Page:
capabilities, and the intentions of other states.11 James Fearon,
however, points out that liberal states are much more credible and
effective in signaling their intentions to potential rivals, because
leaders are held accountable by the electorate for their threats and
9 Michael Doyle, Ways of War and Peace, p. 281
10 Maoz and Russett, ‘Normative and Structural Causes of Democratic Peace, 1946-
1986’, American Political Science Review, 87 (1993), pp. 624-37.
11 Stephen Van Evera, Causes of War: Power and the Roots of Conflict (Ithica:
Cornell University Press, 1999)
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statements, and bluffs that are called are likely to lead to the leader’s
recall as an example of ‘domestic audience costs’.12
The secrecy of an authoritarian regime, on the other hand,
would likely mean that the leader could bluff with impunity, and that
other states might easily misperceive his true motives and
determination to carry through, unlike a liberal republic, which would
be transparent enough in its decision-making process that another
democracy would be able to recognize its intention if it were willing
to go to war. The result of all this is that war is less likely to occur as
a result of a liberal state’s misperception that another liberal state is
making empty threats or is bluffing.
Much of the strength of liberal peace theory lies in the
empirical record that supports the proposition. Michael Doyle has
surveyed historical wars from 1790 to 1983, and concluded that “The
near absence of war between Liberal states, whether adjacent or not,
for almost two hundred years thus may have significance.”13 One of
the key elements in the debate over liberal peace is the way liberal
republics or democracies are defined (and indeed the actual term
used varies among a number of similar concepts, including liberal
state, constitutional republic, libertarian state, democracy, polyarchy,
and others). Doyle acknowledges the approximate nature of the
liberal state concept, but he nonetheless attempts to provide careful
and clear criteria for the selection of the states that he lists as liberal,
drawing on the theoretical base established by Kant to do so. He
explains,
I have drawn up this approximate list of Liberal regimes
(including regimes that were Liberal democratic as of 1990)
according to the four “Kantian” institutions described as
essential: market and private property economies; polities
12 James Fearon, “Domestic Political Audiences and the Escalation of International
Disputes,” American Political Science Review, 88 (1994), pp. 577-582
13 Michael Doyle, Ways of War and Peace; See also Michael Doyle, “Kant, Liberal
Legacies, and Foreign Affaris,” Part I, Philosophy and Public Affairs, vol. 12, no. 3
(Summer, 1983)
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that are externally sovereign; citizens who possess juridical
rights; and ‘republican’ (whether republican or
parliamentary monarchy), representative government. This
last includes the requirement that the legislative branch
have an effective role in public policy and be formally and
competitively (either inter- or intraparty) elected.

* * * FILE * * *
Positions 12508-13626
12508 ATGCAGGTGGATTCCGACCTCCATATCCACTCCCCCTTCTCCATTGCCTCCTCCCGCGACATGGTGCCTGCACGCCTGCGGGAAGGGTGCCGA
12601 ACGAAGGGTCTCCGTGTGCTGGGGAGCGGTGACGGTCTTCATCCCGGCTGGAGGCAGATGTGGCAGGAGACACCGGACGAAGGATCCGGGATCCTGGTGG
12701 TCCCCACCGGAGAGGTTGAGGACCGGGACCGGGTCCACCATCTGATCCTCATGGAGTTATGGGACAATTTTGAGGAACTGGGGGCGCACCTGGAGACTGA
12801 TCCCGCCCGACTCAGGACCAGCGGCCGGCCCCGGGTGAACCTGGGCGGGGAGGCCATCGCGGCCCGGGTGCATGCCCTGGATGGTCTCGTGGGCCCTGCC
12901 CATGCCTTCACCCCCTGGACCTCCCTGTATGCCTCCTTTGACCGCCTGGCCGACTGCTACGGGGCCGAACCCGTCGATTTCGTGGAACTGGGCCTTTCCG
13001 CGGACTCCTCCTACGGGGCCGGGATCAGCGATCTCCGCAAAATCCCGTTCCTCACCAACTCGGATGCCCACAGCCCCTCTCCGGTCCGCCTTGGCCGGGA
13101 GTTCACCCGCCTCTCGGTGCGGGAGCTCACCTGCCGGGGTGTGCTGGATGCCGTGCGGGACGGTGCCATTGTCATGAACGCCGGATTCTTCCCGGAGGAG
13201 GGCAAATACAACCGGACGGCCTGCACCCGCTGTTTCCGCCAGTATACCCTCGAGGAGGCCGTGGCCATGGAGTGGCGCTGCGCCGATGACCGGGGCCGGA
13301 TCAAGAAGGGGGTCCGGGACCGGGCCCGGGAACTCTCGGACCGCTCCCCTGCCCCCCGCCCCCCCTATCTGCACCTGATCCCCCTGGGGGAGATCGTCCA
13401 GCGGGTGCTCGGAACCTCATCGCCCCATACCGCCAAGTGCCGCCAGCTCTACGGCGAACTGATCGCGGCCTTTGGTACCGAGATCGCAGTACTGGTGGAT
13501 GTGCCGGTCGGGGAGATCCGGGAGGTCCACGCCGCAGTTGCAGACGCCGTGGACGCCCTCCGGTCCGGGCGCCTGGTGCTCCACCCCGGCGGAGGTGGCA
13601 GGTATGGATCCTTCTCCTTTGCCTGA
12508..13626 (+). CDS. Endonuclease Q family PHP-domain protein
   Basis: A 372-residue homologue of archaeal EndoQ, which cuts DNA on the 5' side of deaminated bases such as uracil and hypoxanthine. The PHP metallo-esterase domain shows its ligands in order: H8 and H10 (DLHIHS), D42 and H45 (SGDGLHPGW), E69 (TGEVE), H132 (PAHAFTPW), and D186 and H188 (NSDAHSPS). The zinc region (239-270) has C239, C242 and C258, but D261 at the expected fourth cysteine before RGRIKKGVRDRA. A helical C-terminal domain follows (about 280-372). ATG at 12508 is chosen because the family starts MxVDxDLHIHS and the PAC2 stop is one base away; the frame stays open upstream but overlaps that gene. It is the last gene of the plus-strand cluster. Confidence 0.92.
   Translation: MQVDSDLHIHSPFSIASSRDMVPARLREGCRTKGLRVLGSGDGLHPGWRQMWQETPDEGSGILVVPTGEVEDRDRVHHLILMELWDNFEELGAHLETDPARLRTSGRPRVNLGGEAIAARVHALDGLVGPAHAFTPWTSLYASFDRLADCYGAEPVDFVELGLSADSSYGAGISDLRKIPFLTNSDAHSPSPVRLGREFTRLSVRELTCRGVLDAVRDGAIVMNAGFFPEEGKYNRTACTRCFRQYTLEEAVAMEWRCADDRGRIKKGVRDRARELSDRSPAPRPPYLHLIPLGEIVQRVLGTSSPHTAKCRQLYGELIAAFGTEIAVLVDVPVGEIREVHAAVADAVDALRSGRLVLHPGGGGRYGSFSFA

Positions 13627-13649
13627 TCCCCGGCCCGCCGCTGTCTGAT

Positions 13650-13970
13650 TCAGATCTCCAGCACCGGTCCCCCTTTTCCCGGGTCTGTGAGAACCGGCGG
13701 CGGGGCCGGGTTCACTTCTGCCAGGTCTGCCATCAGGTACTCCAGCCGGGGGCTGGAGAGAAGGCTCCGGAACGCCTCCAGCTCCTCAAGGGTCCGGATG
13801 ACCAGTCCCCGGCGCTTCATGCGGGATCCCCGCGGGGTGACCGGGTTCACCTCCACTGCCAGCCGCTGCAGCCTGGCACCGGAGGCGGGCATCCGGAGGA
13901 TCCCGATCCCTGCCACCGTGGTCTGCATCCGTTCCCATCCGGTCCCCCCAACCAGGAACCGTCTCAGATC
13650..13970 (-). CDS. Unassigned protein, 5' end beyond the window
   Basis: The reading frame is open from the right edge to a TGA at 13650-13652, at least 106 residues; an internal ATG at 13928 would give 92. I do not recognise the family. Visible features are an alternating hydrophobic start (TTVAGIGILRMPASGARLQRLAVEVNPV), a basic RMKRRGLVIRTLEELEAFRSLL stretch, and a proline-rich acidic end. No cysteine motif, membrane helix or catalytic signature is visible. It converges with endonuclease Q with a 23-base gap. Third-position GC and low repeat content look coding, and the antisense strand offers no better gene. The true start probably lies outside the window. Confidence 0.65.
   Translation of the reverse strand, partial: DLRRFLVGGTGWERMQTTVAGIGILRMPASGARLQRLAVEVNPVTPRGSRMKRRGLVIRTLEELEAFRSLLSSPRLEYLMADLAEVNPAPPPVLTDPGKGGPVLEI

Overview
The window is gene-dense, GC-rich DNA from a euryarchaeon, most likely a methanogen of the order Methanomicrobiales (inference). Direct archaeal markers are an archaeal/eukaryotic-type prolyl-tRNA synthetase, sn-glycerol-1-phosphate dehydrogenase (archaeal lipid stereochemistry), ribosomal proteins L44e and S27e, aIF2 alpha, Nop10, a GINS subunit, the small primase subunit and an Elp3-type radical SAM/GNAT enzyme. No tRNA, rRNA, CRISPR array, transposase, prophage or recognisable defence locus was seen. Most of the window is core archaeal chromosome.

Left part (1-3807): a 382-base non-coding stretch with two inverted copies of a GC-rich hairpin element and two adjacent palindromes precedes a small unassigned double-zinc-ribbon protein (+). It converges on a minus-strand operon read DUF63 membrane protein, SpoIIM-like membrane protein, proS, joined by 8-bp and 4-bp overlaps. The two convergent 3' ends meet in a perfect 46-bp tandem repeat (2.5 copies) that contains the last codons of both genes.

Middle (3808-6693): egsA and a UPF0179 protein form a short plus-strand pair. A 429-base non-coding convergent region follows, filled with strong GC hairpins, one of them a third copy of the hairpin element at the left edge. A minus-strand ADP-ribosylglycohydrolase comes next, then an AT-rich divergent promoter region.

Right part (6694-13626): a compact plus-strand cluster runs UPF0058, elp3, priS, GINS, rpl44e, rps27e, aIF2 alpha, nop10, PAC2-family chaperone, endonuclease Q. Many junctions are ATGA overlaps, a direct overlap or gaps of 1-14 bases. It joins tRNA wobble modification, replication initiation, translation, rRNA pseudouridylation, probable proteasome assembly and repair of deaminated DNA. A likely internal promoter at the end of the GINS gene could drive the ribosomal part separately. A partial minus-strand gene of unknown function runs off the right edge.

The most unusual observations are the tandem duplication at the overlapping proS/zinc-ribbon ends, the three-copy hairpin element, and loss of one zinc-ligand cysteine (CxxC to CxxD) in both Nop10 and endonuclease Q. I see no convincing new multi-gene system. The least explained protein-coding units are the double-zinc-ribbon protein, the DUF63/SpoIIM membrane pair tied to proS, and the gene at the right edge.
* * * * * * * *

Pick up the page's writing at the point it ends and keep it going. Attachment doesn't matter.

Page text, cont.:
Furthermore, I have taken into account whether male
suffrage is wide (that is, 30 percent) or, as Kant would have
had it, open to ‘achievement’ by inhabitants (for example,
to poll tax payers or householders) of the national or
metropolitan territory. (This list of Liberal regimes is thus
more inclusive than a list of democratic regimes, or
polyarchies.) Female suffrage is granted within a
generation of its being demanded by an extensive female
suffrage movement, and representative government is
internally sovereign (for example, including and especially
over military and foreign affairs) as well as stable (in
existence for at least three years.”14
Other studies have refined the definitions employed in analysis
of wars or have focused on particular intervening variables that may
affect the liberalism-peace relationship. Singer & Small, for example,
set a definition for war corresponding with that of the Correlates of
War (COW) project at the University of Michigan that included only
those conflicts with more than one thousand battlefield deaths; this
measure has been used frequently by other scholars.15 Subsequent
scholars, however, have also tested the liberal peace thesis using
data from the Militarized Interstate Dispute (MID) data set of the
COW, which measure interstate conflict at lower levels short of full-
scale war. This allows for a more robust test of the proposition that
pairs of democracies go to war against each other much less
14 Michael Doyle, Ways of War and Peace, p. 264
15 David Singer & Melvin Small, Resort to Arms (Beverly Hills: Sage, 1982)
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frequently (perhaps not at all) than other state dyads, since there
are multiple levels of conflict that are included in the data set. Henry
Farber and Joanne Gowa found using MID data that there is a
significantly lower chance of lower-level conflict between pairs of
democracies than between other sets of states, a finding that is
consistent with the conventional conclusion in studies of higher-level
conflict (war) and liberal peace.16
Farber & Gowa developed the research program further by
segmenting the historical time periods in which wars were analyzed,
studying separately the conflicts prior to World War I; the First World
War years; the period between world wars; World War II, and the
Cold War period. This examination produced the potentially
interesting result that, although war did not occur between liberal